November 29, 2021

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Evolve, new med spa in Waterloo, offers regenerative and aesthetic treatments | Local News

WATERLOO — A new medical spa wants to be the go-to place not only for massage, facials and Botox, but for regenerative treatments like platelet-rich plasma that help some with joint pain, sexual dysfunction and hair restoration.

Evolve Aesthetics and Regenerative Medicine moved into its office at 220 W. Ridgeway Ave., Suite 106, in Waterloo, next door to Village Inn, in May.

Dr. Matthew Kettman, a physician in family practice since 1999, got into aesthetics around four years ago, opening a clinic with medical esthetician Tawnie Lavallee. Crystal Schrader was mentored by Kettman when she was studying to be an advance registered nurse practitioner, and got into aesthetics more than two years ago, renting a room in a salon.

“COVID got people started thinking about, ‘OK, what could be?’” Schrader said. “So we started talking, and we decided to make it even bigger and better.”

Kettman and Schrader began Evolve and have a team of seven employees — including Lavallee, who followed Kettman to the new practice. Though others in the area offer many of the same treatments, Evolve might be the first to bring those treatments together under one roof.

“What really sets us apart from just another med spa is the regenerative side,” Schrader said. “We actually have technologies to use your body’s healing capabilities.”

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They have been building their business, which includes more than 50 treatment options, through word-of-mouth.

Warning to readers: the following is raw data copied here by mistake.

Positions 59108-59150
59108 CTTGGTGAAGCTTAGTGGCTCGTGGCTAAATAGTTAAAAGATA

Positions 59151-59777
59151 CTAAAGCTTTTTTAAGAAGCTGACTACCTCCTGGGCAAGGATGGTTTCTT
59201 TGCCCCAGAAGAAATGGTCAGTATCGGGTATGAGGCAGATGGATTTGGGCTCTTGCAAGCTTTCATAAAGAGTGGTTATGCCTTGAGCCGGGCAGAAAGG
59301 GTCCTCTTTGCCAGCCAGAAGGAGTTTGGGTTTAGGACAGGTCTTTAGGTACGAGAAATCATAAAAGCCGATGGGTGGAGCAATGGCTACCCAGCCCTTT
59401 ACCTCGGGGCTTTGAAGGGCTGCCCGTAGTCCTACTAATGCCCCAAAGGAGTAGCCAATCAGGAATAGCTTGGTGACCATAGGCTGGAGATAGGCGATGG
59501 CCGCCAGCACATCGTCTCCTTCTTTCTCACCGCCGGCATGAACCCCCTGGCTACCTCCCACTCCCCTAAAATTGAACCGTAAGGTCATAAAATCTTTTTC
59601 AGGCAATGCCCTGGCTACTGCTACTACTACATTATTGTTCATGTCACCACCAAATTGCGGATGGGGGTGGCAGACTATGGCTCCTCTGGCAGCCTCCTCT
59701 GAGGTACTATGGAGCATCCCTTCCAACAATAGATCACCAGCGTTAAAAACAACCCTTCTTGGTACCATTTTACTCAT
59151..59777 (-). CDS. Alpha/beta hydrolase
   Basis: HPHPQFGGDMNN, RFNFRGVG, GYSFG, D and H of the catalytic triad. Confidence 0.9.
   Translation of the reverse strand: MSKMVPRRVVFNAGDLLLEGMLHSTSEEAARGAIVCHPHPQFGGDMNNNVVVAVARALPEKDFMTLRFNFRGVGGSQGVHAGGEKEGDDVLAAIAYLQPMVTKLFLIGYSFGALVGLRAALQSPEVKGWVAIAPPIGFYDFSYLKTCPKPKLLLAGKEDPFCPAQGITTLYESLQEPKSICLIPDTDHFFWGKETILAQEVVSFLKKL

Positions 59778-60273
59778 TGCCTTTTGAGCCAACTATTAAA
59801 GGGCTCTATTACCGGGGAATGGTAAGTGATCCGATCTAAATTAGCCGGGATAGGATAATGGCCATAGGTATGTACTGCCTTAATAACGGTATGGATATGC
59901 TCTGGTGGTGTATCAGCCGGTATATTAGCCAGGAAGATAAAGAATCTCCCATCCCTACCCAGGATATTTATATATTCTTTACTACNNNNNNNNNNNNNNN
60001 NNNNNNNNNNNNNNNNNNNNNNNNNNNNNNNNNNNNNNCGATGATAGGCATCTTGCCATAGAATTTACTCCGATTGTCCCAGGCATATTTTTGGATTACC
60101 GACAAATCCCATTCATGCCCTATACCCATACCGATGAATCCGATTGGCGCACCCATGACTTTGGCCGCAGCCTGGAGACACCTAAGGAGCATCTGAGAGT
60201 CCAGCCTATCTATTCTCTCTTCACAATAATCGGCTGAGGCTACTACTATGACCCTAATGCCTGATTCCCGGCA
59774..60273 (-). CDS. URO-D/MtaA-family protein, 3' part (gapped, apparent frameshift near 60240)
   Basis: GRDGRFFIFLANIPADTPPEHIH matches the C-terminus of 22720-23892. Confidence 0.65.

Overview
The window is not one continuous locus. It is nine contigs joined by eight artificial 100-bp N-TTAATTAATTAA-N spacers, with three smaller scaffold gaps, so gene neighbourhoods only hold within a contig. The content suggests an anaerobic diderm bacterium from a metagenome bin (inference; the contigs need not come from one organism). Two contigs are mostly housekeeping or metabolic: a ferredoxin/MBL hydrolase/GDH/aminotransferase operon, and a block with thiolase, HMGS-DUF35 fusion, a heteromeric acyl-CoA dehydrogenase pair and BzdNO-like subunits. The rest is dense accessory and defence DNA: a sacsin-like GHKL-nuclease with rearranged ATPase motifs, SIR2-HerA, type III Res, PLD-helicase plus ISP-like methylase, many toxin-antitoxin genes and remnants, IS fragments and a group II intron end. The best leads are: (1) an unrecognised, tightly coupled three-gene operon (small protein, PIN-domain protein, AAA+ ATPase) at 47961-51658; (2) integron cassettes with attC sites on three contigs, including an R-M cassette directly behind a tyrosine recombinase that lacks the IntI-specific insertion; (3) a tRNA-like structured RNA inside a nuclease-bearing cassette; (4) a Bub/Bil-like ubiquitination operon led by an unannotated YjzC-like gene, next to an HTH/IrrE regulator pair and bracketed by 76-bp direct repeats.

“Everyone has their different strengths and fortes,” Schrader said. “He had an amazing group of core patients, I had an amazing group of core patients. When you bring them along and they’re telling their friends and family, we keep growing.”

Licensed massage therapist Kelly Sallay handles massage therapies like deep tissue and Swedish massage, while esthetician Sydney Keninger does facials, peels, body waxing and the popular Hydrafacial.

“It’s basically like a microderm on steroids,” Keninger said of Hydrafacial, while Schrader noted the price point made it “a nice way to tiptoe into everything.”

Registered nurse Denise Oglesby handles body contouring and Inmode, while Lavallee and Maryjane Cose, a nurse practitioner, oversee their women’s health division to address sexual dysfunction, urinary incontinence and more. Kettman helps with men’s sexual health issues.

“The individuals that benefit from the services from Maryjane and Tawnie … they’ve done everything else and kind of been told, ‘There’s nothing else we can do,’” Schrader said. “So we love to greet those women with open arms.”


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Lavallee also handles Botox, Morpheus microneedling, Halo resurfacing and Forever Young laser treatments, which she notes are “right now, really equally popular” treatments.

It’s a mix of treatments that works well together, especially when patients use them in combination, Schrader said.

One patient had been bitten on the face by a dog, leaving scarring, and the team used both Morpheus treatments and platelet-rich plasma to heal it. Another patient had a lumpectomy from breast cancer and had three treatments at Evolve.

“She came in, in tears, a couple of weeks ago and was like, ‘I bought a swimsuit and I didn’t have to worry about my prosthetic implant” showing, Schrader recalled. “That’s the kind of stuff we live for.”

But the less-dramatic stories — patients finding relief from chronic joint pain or eliminating dark spots on the face — also are gratifying for Schrader.

“We’re using all these good things to help repair the body, and we do all the great stuff, too, that just makes people feel better about themselves,” Schrader said.